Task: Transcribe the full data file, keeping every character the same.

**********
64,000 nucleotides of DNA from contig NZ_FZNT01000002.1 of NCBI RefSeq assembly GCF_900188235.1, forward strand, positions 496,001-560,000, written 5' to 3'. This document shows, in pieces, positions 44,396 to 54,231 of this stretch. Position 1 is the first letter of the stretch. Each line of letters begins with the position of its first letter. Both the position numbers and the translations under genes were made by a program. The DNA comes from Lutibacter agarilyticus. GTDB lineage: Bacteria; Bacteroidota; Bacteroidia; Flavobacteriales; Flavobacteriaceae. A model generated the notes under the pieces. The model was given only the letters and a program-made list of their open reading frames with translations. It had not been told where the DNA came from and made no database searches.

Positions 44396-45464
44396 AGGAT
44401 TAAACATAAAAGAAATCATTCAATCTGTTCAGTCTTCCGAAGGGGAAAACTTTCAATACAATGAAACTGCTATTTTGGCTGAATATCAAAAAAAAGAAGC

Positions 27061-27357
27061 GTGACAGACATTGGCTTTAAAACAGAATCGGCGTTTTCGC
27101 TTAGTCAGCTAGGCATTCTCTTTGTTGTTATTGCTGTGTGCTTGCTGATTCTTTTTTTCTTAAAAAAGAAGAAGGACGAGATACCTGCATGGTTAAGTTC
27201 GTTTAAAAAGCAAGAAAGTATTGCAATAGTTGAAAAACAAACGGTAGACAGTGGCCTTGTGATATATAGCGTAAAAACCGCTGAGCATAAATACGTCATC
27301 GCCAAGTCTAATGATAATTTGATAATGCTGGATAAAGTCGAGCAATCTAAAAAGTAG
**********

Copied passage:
64,000 nucleotides of DNA from contig NZ_FZNT01000002.1 of NCBI RefSeq assembly GCF_900188235.1, forward strand, positions 496,001-560,000, written 5' to 3'. This document shows, in pieces, positions 44,396 to 54,231 of this stretch. Position 1 is the first letter of the stretch. Each line of letters begins with the position of its first letter. Both the position numbers and the translations under genes were made by a program. The DNA comes from Lutibacter agarilyticus. GTDB lineage: Bacteria; Bacteroidota; Bacteroidia; Flavobacteriales; Flavobacteriaceae. A model generated the notes under the pieces. The model was given only the letters and a program-made list of their open reading frames with translations. It had not been told where the DNA came from and made no database searches.

Positions 44396-45464
44396 AGGAT
44401 TAAACATAAAAGAAATCATTCAATCTGTTCAGTCTTCCGAAGGGGAAAACTTTCAATACAATGAAACTGCTATTTTGGCTGAATATCAAAAAAAAGAAGC

Positions 27061-27357
27061 GTGACAGACATTGGCTTTAAAACAGAATCGGCGTTTTCGC
27101 TTAGTCAGCTAGGCATTCTCTTTGTTGTTATTGCTGTGTGCTTGCTGATTCTTTTTTTCTTAAAAAAGAAGAAGGACGAGATACCTGCATGGTTAAGTTC
27201 GTTTAAAAAGCAAGAAAGTATTGCAATAGTTGAAAAACAAACGGTAGACAGTGGCCTTGTGATATATAGCGTAAAAACCGCTGAGCATAAATACGTCATC
27301 GCCAAGTCTAATGATAATTTGATAATGCTGGATAAAGTCGAGCAATCTAAAAAGTAG